Dr. Bray Links

Wednesday, September 7, 2016

Methylation plays role in prostate cancer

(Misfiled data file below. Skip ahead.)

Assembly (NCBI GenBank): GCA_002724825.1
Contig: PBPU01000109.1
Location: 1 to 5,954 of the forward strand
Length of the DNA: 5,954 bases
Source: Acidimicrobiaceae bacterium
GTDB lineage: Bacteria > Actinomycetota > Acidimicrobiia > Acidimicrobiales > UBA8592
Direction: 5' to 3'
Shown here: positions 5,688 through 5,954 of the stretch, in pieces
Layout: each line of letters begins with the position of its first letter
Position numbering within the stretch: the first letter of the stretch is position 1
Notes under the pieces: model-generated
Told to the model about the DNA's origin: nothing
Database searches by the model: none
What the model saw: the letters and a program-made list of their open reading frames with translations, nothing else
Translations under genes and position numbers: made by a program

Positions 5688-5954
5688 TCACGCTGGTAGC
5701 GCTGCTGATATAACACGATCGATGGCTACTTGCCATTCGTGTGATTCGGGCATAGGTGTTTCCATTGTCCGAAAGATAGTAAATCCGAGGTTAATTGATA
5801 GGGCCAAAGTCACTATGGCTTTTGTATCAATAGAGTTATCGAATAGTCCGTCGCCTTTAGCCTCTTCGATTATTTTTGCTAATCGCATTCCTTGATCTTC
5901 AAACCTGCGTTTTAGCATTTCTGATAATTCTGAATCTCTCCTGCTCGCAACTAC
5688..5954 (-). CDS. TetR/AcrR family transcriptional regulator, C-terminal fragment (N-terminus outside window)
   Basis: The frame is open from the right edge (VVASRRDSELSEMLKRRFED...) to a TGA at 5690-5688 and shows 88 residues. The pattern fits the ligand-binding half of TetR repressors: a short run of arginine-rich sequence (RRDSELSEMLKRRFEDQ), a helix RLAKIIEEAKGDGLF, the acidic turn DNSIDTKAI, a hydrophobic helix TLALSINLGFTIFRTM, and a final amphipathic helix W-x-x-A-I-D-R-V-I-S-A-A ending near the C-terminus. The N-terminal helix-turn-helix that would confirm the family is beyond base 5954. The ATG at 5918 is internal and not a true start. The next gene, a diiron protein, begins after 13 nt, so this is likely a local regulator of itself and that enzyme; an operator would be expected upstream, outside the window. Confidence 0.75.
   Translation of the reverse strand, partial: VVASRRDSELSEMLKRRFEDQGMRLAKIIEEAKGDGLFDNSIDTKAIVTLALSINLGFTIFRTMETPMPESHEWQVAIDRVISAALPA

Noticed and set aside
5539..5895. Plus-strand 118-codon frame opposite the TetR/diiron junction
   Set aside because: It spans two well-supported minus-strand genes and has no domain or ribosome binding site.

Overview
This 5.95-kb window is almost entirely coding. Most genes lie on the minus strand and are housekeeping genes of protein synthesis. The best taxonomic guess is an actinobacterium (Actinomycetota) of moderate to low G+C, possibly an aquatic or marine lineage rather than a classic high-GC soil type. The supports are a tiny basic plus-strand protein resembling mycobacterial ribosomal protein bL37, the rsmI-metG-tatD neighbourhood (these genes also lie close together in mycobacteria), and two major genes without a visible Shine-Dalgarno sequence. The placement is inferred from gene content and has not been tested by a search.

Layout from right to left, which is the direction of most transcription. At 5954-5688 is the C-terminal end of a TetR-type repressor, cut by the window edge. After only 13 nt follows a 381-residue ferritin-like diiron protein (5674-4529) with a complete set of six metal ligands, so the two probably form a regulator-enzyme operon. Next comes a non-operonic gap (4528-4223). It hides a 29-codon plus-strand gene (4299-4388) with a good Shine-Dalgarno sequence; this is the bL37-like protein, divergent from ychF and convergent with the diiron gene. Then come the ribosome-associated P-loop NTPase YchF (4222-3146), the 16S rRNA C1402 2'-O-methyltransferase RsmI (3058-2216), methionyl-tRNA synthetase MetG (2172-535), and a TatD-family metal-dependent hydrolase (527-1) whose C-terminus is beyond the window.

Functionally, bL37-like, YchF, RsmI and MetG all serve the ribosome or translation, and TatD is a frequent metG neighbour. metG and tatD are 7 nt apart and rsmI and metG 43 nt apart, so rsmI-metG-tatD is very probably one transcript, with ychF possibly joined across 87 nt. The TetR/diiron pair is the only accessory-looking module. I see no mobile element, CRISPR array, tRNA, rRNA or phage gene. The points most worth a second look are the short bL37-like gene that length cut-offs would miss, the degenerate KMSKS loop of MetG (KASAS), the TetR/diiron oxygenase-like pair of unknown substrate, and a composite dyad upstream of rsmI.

Background: Prostate cancer development is initially steroid hormone dependent. Estrogen receptors (ERs), androgen receptors (ARs), and progesterone receptors (PRs) have been identified in normal and cancerous prostate tissues. We investigated whether the promoter regions of these steroid receptor genes are methylated and inactivated in prostate cancer cells and tissues. Methods: The expression and promoter methylation status of three ERα isoforms (ERα-A, ERα-B, and ERα-C), ERβ, two PR isoforms (PR-A and PR-B), and AR were investigated in five prostate cancer cell lines (ND1, DU145, PC3, LNCaP, and DUPro) and in pairs of normal and cancerous prostate tissues from 38 patients with prostate cancer. Methylation-specific polymerase chain reaction, reverse transcription–polymerase chain reaction, and 5` rapid amplification of complementary DNA ends were used. All statistical tests were two-sided. Results: ERα-C was expressed in all cell lines, but ERα-A and ERα-B were not expressed in any cell line. ERα-A and ERα-B promoters were methylated, but ERα-C was unmethylated. Promoters for ERβ, AR, PR-A, and PR-B were methylated and thus inactivated in some cell lines but not in others. Treating cells with the demethylating reagent 5-aza-2`-deoxycytidine restored expression of all steroid receptor genes with previously methylated promoters. All 38 pairs of cancer and normal tissues had unmethylated ERα-C promoters. Thirty-six (95%) of 38 cancers had methylated ERα-A, 35 (92%) of 38 cancers had methylated ERα-B, but all normal tissues had unmethylated ERα-A and ERα-B (both P<.001). ERβ was methylated in 30 (79%) of 38 cancers but unmethylated in all normal tissues. AR was methylated in three (8%) of 38 cancers but unmethylated in all normal tissues. PR-A and PR-B were unmethylated in all tissues. Conclusion: Certain steroid receptor genes appear to be inactivated by CpG methylation in prostate cancer tissue and cell lines.


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